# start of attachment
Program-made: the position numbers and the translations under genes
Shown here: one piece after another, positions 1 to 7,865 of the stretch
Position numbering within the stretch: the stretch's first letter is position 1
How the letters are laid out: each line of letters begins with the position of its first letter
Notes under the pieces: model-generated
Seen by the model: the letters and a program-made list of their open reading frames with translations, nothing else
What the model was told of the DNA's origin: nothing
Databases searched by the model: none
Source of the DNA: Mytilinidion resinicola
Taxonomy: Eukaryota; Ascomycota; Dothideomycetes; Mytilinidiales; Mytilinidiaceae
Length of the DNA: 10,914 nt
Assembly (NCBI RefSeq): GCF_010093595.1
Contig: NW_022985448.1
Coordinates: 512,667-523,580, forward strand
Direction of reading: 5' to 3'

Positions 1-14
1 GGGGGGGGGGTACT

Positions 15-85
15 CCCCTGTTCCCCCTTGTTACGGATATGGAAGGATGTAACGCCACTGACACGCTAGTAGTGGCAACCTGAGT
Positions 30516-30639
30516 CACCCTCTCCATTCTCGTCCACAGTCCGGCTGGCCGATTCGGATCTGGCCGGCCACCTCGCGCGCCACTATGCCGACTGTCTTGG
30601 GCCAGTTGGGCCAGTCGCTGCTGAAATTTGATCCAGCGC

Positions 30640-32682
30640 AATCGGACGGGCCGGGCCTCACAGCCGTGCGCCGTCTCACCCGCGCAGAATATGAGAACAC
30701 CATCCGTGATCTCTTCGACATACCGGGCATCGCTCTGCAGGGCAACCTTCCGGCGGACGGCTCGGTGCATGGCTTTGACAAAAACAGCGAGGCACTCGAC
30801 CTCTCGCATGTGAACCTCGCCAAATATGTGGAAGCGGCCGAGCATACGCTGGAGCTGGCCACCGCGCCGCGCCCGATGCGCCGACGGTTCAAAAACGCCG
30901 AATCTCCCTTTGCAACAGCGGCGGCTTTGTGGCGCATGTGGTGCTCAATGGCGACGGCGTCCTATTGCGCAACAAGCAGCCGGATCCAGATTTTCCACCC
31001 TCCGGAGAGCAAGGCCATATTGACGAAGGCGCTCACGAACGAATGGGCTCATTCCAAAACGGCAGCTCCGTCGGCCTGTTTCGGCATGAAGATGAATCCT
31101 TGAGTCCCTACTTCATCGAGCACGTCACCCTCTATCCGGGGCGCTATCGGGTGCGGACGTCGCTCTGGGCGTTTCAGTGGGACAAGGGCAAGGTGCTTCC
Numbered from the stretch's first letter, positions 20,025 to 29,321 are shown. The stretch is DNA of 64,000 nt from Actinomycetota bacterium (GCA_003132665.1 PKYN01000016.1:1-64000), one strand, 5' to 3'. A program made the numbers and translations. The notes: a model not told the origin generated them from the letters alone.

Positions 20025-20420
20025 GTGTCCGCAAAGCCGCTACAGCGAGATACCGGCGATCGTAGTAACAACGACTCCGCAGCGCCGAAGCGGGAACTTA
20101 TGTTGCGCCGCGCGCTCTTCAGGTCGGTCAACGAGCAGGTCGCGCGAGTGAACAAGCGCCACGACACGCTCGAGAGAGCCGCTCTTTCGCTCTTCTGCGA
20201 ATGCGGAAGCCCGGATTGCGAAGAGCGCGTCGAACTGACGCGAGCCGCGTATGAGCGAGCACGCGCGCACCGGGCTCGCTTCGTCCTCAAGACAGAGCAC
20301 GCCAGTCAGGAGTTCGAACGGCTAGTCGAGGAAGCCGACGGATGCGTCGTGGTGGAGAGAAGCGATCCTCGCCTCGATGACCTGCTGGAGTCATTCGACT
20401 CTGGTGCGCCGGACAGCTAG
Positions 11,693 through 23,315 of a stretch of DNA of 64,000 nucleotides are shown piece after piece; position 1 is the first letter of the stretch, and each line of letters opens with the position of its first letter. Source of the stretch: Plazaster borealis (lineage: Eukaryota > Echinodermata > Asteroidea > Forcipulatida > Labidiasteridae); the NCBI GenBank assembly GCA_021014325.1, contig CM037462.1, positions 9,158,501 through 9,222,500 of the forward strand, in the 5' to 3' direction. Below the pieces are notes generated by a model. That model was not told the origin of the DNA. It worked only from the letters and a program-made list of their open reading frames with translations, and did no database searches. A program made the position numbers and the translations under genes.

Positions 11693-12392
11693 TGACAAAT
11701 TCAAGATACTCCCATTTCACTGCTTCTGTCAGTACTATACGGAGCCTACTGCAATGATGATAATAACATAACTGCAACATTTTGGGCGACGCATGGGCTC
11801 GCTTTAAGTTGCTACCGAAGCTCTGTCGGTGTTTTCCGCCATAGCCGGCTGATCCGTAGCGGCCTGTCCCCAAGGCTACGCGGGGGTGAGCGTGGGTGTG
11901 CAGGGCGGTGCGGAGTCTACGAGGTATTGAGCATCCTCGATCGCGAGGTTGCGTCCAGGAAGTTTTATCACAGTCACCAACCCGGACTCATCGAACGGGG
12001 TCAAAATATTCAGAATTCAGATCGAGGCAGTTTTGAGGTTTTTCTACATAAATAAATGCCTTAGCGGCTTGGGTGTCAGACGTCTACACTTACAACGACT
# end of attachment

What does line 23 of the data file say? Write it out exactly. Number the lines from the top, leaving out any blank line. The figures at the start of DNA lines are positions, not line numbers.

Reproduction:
Positions 30640-32682